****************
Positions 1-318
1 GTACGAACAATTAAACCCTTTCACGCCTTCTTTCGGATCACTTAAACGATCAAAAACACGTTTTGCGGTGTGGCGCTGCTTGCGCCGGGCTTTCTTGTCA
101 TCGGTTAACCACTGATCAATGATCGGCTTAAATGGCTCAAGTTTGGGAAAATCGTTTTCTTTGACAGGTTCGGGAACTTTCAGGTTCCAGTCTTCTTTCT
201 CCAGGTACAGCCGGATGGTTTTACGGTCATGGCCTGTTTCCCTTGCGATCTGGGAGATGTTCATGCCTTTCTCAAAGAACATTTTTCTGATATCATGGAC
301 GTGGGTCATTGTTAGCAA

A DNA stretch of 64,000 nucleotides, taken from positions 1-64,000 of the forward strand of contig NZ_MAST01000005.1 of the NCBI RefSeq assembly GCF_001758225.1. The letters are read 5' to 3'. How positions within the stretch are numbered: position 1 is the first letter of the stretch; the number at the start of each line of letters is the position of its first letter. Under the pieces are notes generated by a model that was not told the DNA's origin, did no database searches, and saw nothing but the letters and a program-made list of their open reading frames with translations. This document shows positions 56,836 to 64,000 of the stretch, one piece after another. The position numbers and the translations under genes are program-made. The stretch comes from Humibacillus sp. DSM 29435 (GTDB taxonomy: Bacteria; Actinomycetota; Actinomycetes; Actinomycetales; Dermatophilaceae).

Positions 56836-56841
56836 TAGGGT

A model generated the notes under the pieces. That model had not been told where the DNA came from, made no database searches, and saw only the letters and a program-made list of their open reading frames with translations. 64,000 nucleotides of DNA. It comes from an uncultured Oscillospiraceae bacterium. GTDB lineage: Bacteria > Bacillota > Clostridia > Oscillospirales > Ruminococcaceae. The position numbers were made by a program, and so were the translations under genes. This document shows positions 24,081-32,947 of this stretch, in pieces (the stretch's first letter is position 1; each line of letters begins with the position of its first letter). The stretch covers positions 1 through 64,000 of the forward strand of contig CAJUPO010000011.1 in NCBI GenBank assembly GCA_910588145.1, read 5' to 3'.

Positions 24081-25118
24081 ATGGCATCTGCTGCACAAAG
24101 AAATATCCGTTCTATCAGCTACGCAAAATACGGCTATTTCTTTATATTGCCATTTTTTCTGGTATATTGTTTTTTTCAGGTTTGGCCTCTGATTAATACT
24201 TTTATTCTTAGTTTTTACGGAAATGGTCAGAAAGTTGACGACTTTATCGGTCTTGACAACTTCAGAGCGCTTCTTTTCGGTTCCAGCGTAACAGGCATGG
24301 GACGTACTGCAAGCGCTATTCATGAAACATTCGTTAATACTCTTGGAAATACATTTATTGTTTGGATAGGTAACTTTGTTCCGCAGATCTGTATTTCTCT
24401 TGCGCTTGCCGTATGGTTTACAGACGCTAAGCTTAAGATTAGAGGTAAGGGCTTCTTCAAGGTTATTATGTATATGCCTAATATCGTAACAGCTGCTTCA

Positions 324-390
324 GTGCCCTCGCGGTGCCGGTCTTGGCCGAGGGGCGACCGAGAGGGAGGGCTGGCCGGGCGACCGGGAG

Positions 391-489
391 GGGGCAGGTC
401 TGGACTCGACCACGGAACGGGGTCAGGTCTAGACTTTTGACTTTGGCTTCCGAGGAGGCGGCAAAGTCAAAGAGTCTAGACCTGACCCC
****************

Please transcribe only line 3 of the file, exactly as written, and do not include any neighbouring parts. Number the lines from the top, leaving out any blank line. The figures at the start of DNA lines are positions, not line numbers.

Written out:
101 TCGGTTAACCACTGATCAATGATCGGCTTAAATGGCTCAAGTTTGGGAAAATCGTTTTCTTTGACAGGTTCGGGAACTTTCAGGTTCCAGTCTTCTTTCT